Folketinget is the name of Denmark's parliament, which is located in a historical setting at Christiansborg Palace, often just called Borgen (the castle in Danish), on the island of Slotsholmen in Copenhagen.
Folketinget, together with the monarch, has the legislative power in Denmark and has had it since the birth of the Danish Constitution in 1849. The Danish monarch's power is limited to signing the laws that are passed by the parliament, and is therefore in practice more a symbolic power.
Originally there were two parliamentary chambers, a chamber representing the people, and a chamber representing the aristocracy. The Constitution of 1953 united the two chambers into one parliament.
Members of the parliament are elected by the people. Everyone with a Danish citizenship and who is 18 years of age are eligible to vote.
The parliament on TV
The Danish parliament has always been surrounded by mystery and conspiracy theories. Many films such as the Danish Kongekabale (King's Game), and Danish TV series such as The Killing and Borgen have played out in the corridors of Christiansborg.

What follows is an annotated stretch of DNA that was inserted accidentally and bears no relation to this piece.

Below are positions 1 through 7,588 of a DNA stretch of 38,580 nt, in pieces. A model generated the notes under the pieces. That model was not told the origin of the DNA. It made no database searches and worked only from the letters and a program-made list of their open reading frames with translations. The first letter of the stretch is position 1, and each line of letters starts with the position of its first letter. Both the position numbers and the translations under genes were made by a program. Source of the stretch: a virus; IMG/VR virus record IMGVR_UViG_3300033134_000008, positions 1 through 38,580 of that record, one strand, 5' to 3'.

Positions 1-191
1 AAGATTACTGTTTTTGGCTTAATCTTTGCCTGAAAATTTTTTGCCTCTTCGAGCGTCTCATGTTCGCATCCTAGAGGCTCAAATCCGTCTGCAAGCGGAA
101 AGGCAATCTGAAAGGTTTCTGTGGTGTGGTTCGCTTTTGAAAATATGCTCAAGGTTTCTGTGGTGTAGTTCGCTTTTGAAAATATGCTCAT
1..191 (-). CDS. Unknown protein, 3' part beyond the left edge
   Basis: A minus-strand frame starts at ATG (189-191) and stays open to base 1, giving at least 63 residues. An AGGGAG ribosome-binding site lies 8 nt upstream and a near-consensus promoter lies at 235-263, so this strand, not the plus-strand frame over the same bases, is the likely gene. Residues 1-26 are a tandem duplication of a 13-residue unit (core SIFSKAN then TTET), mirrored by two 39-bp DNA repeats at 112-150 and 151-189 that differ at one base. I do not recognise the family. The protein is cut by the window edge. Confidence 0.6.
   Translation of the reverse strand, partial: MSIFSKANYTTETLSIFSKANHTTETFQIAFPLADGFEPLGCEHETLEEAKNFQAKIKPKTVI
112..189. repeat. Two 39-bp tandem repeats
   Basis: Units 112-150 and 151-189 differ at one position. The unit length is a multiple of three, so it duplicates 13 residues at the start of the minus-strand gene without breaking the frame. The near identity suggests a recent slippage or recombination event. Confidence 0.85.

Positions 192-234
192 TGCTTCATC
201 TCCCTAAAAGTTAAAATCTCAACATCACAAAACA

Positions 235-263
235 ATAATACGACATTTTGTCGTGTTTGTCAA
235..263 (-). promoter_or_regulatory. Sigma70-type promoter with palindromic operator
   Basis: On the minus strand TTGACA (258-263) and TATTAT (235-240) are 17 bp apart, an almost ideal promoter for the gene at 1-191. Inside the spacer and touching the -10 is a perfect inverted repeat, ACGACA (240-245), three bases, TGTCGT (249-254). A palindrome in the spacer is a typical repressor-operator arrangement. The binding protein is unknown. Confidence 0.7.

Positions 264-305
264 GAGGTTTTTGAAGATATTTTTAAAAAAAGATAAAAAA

Visit the parliament
The meetings in the Danish parliament are open to the public. If you want to attend a meeting you can attend meetings on the listed days and times (see elsewhere on this page). Note that you must first go through security in the Danish Parliament's visitors' service, which can take 15 minutes, so come early.
You can also go on a free guided tour of 45 minutes (see possible dates elsewhere on this page). Note that tickets for these tours can be picked up from 10:00 in the morning on the day of the guided tour, and tickets are available on a first come first served basis.
Normally you pass by the Prime Minister portraits, the galleries, board committees and the chamber. There are lockers at the entrance in case you need to store your belongings during the visit.